I have to admit, I wasn’t looking forward to writing the first blog post to follow the one memorializing my father. But when I remember how he began each day, with enthusiasm and vigor, I realize the best way to honor his memory is to follow his example in life. Now you may be wondering what these photos from my garden have to do with Dad’s invention – the Texas Fireframe grate. Let me explain…
Spring always marked the end of the Texas Fireframe season – time to give the fireplace one last cleaning and be done for the year. But not anymore. Tulips and daffodils now herald a new season of fire building as more and more homeowners are seeking the warmth and beauty of an outdoor fire. I receive calls and e-mails from customers with freestanding outdoor chimneys which enable them to enjoy the “Physicist’s Fire” year-round. (A chimney cap keeps rain off the heavy-duty steel grate.) One customer in Santa Fe brings his Texas Fireframe grate outside every spring; our smallest model, the U-17, fits perfectly in his adobe style fireplaces – both indoors and out. Other customers have classic stone outdoor chimneys that accommodate our larger models.
For many of us, an outdoor fire evokes nostalgic memories of summer camp; I still remember joining the circle around the campfire every night– singing those familiar camp songs – everyone’s faces illuminated by the dancing flames of the fire that we all pitched in to build. (I have yet to hear of anyone singing Michael Row The Boat Ashore in front of their Texas Fireframe grate, but I wouldn’t be surprised if a few s’mores have been consumed.)
If you have an outdoor chimney or you’re thinking about building one, you’ll be glad to know that the principles of physics that cause more radiant heat from a Texas Fireframe grate to be directed out into the room (compared to a conventional grate) are just as effective in an outdoor room as they are indoors. Feel free to call us or visit our website if you want to know more about the Texas Fireframe grate. Check out our customers’ grate reviews and read about their experiences from Maine to California to – of course – Texas. My dad’s unique fireplace grate has also garnered some wonderful press, including Time, New York Times, Better Homes and Gardens and Scientific American .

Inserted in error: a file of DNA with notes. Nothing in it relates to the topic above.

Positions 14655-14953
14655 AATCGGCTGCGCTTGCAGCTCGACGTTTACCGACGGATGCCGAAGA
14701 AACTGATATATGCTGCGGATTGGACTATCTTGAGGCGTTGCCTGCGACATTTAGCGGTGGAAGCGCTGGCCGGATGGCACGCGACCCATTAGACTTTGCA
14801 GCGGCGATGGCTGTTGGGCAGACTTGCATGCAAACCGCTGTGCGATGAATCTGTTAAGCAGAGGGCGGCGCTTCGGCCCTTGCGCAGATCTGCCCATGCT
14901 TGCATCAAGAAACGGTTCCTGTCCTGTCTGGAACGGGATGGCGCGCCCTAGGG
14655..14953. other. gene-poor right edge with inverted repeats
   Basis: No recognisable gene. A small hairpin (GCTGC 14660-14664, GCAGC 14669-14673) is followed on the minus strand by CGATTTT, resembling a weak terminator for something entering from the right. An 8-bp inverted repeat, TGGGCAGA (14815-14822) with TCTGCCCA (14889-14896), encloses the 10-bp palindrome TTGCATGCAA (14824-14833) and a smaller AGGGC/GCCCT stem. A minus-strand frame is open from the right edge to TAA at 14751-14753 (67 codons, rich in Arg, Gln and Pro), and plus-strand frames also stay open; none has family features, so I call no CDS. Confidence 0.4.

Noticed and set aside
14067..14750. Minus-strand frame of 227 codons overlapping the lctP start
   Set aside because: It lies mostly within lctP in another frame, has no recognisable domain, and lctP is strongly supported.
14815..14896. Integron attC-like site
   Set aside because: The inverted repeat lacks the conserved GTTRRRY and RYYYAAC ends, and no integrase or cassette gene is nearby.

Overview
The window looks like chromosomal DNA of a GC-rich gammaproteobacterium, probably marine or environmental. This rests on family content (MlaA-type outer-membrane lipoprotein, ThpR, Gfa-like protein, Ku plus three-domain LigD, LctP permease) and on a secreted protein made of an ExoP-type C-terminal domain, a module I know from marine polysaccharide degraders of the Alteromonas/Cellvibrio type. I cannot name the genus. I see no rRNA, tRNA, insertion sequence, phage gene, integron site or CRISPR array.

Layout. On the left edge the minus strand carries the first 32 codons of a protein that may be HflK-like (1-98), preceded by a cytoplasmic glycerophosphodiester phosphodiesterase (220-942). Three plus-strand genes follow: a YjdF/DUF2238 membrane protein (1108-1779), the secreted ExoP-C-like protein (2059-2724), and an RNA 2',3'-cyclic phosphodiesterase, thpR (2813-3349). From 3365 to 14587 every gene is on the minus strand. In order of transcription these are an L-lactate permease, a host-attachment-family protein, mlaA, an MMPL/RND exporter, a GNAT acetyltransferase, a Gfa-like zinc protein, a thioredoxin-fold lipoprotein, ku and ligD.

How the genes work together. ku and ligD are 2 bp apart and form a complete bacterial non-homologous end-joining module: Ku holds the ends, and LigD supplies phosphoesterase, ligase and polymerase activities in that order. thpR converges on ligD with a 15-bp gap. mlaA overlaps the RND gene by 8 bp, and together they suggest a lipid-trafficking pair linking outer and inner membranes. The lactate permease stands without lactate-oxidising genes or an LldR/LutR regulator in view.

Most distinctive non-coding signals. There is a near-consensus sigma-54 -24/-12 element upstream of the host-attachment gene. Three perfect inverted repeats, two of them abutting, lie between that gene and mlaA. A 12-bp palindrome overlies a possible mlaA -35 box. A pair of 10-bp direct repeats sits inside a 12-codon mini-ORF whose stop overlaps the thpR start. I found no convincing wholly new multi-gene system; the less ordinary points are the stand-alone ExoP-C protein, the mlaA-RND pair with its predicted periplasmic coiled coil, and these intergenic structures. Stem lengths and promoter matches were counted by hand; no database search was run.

On that note, I wish you a beautiful, bountiful Spring and I hope you enjoy these photos of my lightly shaded garden in southern Connecticut – the “eastern branch” of the Texas Fireframe Company. (Click to enlarge photos and click again anywhere on the photo for a close-up.) Blooming right now are small-leaved rhododendrons, fragrant viburnum, kerria japonica, flowering cherry, bleeding heart (Dicentra spectabilis), “Sherwood Purple” (Phlox stolonifera), lamium, hellebore, forget-me-nots (biennial and perennial), Virginia bluebells and a variety of daffodils and tulips. I must mention that the Phlox stolonifera is a favorite of mine. Three tiny plants spread to the purple mass at the base of an oak tree in the photo, and then seeds from the plant surprised me with another mass of bloom 30 feet downwind. But this plant is not invasive; it’s easily contained, forming a lush groundcover when not in bloom. It also tolerates some shade (unlike its ubiquitous cousin, phlox subulata). Definitely worth a double-click!
If you’d like an endless supply of bright blue forget-me-nots and a few weeks later, columbines of all colors, you only need a few plants. Let the flowers go to seed and learn to distinguish the tiny leaves of the new seedlings from weeds so you don’t pluck the desirable plants by accident. Allow these prolific biennials to flourish in your garden year after year. Biennials sprout leaves the first year and blooms the second and thereafter, though are generally not as long-lived as perennials.
Check back for more developments in the garden. Buds are swelling on the irises and peonies. As you’re enjoying the outdoors again, be sure to add to your log pile – there are many opportunities for acquiring free logs – which can burn unsplit on a Texas Firerame grate if they’re 10” or less in diameter. (Our log grate handles split logs too.)